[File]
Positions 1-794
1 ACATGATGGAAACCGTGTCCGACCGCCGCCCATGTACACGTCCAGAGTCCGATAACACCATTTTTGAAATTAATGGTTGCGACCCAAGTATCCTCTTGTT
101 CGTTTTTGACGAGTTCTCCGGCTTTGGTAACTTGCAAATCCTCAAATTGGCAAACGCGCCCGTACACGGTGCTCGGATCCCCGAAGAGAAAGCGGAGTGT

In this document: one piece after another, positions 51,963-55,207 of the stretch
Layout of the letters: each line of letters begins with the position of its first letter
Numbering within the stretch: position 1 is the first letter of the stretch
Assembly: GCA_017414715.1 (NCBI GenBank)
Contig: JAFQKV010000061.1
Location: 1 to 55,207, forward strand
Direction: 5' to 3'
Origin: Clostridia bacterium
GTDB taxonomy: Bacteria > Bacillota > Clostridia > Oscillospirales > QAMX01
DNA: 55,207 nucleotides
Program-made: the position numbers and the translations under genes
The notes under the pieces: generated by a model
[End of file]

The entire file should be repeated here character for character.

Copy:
Positions 1-794
1 ACATGATGGAAACCGTGTCCGACCGCCGCCCATGTACACGTCCAGAGTCCGATAACACCATTTTTGAAATTAATGGTTGCGACCCAAGTATCCTCTTGTT
101 CGTTTTTGACGAGTTCTCCGGCTTTGGTAACTTGCAAATCCTCAAATTGGCAAACGCGCCCGTACACGGTGCTCGGATCCCCGAAGAGAAAGCGGAGTGT

In this document: one piece after another, positions 51,963-55,207 of the stretch
Layout of the letters: each line of letters begins with the position of its first letter
Numbering within the stretch: position 1 is the first letter of the stretch
Assembly: GCA_017414715.1 (NCBI GenBank)
Contig: JAFQKV010000061.1
Location: 1 to 55,207, forward strand
Direction: 5' to 3'
Origin: Clostridia bacterium
GTDB taxonomy: Bacteria > Bacillota > Clostridia > Oscillospirales > QAMX01
DNA: 55,207 nucleotides
Program-made: the position numbers and the translations under genes
The notes under the pieces: generated by a model